4 out of 4 stars
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Being a parent is the world’s hardest job, but it is certainly not an art. As Patricia King illustrates in her book, there is no blueprint or cookbook way to follow when it comes to raising your kids. There is only one rule: a parent needs to be their kids’ Child Executive Officer, or CEO. In The Non-Art of Parenting, Patricia King laid the foundations for her very own approach to parental leadership. As the mother of two accomplished millennials, the author believes that it is the parents’ responsibility to ensure the well-being and success of their kids.
The main argument pervading The Non-Art of Parenting is that children cannot raise themselves: they need parents to teach them everything they have to know to successfully navigate life and become healthy and productive members of society. While there is no universal recipe for parenting, the author shares a few basic principles for child-rearing. Each chapter contains a practical lesson that parents can implement in their everyday life: from learning the spirit of sacrifice to creating a strong support system, and from maximizing your involvement in your child’s life to making sure to maintain your household clean and safe. In each chapter, Patricia King shares practical tips that relate to the main lesson and can be applied to a wide array of situations. For example, she suggests ways for the parent to complete small household chores, while at the same time spending quality time with their child.
There are many aspects of the book that I truly appreciated. What I liked the most about it was that The Non-Art of Parenting is both versatile and down-to-earth. While advising parents to never step down from their CEO positions, Patricia King acknowledges that all children have their own personality, likes, and dislikes. Hence, parents ultimately have to carefully tailor their approach to parenting according to their specific situations, never forgetting the golden rule to appoint themselves CEOs of their kids. Furthermore, the author does not think that extraordinary assets are necessary when it comes to parenting: a successful outcome in raising your kids does not depend on your resources, but on how well you use what you have. These aspects make the approach presented in the book highly versatile and adaptable.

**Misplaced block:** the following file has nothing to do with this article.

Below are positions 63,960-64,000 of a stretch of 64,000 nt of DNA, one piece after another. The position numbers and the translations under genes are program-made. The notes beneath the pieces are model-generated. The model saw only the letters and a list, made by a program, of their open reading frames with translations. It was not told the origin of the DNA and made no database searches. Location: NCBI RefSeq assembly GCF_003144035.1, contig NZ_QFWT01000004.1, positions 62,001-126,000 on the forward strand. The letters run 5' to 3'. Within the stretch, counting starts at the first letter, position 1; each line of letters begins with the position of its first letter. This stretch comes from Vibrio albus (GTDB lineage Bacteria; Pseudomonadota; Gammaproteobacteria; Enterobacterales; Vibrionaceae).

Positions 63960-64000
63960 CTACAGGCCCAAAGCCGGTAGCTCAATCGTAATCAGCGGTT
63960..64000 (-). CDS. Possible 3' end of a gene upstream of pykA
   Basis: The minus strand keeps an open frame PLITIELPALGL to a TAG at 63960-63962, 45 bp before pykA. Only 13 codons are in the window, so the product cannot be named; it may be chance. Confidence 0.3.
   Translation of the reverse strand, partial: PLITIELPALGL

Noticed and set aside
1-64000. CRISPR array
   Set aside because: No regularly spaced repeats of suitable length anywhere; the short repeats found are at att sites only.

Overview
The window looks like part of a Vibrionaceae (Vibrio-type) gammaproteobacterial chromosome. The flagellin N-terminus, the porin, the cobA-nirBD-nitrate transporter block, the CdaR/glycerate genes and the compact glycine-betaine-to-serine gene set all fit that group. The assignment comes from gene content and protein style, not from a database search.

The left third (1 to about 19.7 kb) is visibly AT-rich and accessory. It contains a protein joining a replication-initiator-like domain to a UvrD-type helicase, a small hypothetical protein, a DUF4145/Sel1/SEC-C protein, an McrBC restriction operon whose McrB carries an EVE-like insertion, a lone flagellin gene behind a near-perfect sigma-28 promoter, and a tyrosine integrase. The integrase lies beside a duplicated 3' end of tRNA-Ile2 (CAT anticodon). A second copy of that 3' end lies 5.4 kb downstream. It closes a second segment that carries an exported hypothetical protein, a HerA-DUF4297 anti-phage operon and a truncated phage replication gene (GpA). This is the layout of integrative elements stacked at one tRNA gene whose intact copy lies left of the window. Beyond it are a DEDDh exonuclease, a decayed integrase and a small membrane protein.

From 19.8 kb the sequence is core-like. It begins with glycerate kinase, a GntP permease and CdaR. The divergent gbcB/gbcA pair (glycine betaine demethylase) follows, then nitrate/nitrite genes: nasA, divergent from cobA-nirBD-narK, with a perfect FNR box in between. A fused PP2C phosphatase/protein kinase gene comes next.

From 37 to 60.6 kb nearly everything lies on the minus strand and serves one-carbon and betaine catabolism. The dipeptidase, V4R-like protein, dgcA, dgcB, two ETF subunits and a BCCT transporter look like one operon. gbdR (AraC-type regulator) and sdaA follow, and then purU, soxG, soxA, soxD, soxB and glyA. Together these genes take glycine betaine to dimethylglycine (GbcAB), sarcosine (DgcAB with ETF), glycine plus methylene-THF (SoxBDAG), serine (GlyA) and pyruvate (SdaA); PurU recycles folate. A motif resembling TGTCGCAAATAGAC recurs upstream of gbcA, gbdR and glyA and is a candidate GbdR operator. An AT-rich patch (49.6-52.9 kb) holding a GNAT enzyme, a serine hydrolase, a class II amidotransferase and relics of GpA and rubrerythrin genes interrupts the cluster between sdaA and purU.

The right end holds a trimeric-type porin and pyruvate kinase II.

I also liked the importance placed on parental well-being. The author emphasizes that success in raising healthy and successful children hinges on the parent’s holistic well-being. While her approach is centered around the importance of having a laser focus on prioritizing the children’s best interest, Patricia King encourages parents to take good care of themselves and tend to their own emotional, physical, and spiritual well-being. She also urges them to continuously be on the lookout for resources and opportunities for personal development and self-growth.
The book is written very straightforwardly, and the way it is organized makes it easy to retain the information presented in it. At the end of each chapter, the author included a bullet-point list of key takeaways summarizing its contents: this encourages readers to pick up the book whenever they feel like they want to revise its contents. I must also note that the book seems professionally edited, since I only came across a couple of errors.
There was nothing I disliked about The Non-Art of Parenting. Hence, it gains a perfect score of 4 out of 4 stars. While I am not a parent at the moment, I certainly want to have kids in the future. When it is time, I will be sure to pick up this book again to benefit from the immensely useful resources it offers. I recommend it to parents or readers who are interested in parenting. I think that Christian parents will especially benefit from reading this book, as Christian principles are the spiritual foundations of the author’s approach.
The Non-Art of Parenting
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